(Lyn Hughes and Simon Chubb)
Article Words : Mark Carwardine | 01 November

Bunking down with the bears in Nunavut, Canada

Northern Canada's wilderness is one of the best places to see bears frolicking in their own pristine, snow-drizzled habitat

I’ve just spent a week with a man who has to drive 230km by snowmobile – a 12-14-hour round-trip – every time he needs a pint of milk.

Peter Kapalok lives in a tiny settlement called Umingmaktok (population 12) in Nunavut, northern Canada. The nearest town is Cambridge Bay, some 320km north of the Arctic Circle. Peter is a subsistence hunter, shooting and trapping everything from caribou to seals, but he makes the long and sometimes treacherous journey to town for other supplies.

Grizzly goings on

For a few weeks each summer Peter also runs Elu Lodge, a delightful collection of wooden cabins 190km from his home. The lodge offers the ultimate comfy adventure – warm cabins, excellent home cooking – in a truly wild, remote corner of the world.

The first night gave me a hint of my week to come. I’d just fallen asleep to the sound of howling wind and a trillion mosquitoes persistently battering the window above my head when an earnest knocking on the cabin door woke me. It was Peter shouting “Bear! Bear!” in a loud stage whisper. I leapt out of bed just in time to see the hindquarters of a barren ground grizzly disappearing over the hill. We stayed up for a while, in the 24-hour daylight, and later saw a mother grizzly with her two playful cubs in the river behind the lodge.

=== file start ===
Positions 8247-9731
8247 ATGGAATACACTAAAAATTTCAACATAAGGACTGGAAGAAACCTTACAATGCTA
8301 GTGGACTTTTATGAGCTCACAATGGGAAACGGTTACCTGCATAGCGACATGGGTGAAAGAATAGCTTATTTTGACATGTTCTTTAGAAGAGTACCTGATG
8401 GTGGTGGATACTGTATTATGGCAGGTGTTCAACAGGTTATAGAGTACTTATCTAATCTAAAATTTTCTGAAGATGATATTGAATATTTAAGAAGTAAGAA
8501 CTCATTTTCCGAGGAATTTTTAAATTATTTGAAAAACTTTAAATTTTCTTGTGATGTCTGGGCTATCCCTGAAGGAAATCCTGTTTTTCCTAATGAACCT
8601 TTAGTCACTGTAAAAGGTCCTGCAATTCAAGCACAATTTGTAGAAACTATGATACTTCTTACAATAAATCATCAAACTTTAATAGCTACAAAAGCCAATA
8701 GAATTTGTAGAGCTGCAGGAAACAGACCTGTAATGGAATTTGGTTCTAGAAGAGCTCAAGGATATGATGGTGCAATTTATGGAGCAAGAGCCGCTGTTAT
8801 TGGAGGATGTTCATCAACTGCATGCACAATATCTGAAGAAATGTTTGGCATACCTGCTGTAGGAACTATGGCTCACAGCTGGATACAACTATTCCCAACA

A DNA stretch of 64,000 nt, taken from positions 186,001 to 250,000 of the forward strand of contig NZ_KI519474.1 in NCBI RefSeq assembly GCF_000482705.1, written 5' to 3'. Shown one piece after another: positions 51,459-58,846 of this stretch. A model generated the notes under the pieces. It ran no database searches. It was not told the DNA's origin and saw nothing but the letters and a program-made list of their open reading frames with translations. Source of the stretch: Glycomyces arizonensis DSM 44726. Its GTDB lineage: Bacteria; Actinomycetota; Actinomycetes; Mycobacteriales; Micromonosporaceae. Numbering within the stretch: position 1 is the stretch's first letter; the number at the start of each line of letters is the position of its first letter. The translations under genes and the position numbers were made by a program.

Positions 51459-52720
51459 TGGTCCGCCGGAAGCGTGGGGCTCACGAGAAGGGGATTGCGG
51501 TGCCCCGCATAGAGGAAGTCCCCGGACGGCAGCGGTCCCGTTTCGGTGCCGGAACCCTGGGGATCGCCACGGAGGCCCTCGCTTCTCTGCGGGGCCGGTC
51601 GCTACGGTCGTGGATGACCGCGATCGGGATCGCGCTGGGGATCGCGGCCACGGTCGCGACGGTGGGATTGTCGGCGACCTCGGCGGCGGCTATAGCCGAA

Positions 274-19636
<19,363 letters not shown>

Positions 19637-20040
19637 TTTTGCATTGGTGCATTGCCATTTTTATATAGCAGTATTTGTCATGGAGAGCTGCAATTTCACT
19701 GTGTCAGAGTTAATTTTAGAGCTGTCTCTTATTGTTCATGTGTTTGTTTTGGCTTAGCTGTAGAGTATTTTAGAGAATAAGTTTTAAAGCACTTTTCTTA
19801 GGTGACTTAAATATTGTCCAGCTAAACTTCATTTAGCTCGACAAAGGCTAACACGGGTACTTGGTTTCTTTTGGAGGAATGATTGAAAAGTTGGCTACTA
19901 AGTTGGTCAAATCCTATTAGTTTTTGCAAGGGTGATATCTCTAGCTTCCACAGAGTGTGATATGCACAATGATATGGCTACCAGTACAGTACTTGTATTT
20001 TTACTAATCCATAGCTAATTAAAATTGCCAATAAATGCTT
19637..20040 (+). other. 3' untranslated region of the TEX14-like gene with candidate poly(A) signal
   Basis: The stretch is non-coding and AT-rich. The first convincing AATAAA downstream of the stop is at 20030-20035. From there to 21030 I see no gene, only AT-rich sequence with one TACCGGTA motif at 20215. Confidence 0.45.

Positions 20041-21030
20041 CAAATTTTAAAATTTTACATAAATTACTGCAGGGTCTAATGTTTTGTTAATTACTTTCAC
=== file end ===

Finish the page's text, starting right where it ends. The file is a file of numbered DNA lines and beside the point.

Ironically, despite days spent hiking and exploring the ice-edge and islands by boat, there was as much wildlife around the lodge itself as anywhere else. As well as frequent visits by grizzlies, there were muskox (shaggy cow-like animals with long, curved horns – and the main reason for my visit), Arctic ground squirrels, Arctic hares and ringed seals.

Elu isn’t the easiest place to get to (take scheduled flights from London to Edmonton to Yellowknife to Hay River to Cambridge Bay and then a wonderful 1949 Beaver float plane across the North-West Passage virtually to the front door of the lodge). But once you’re there the good news is that Peter provides the milk, and everything else.

Mark travelled to Elu Lodge with Frontiers North Adventures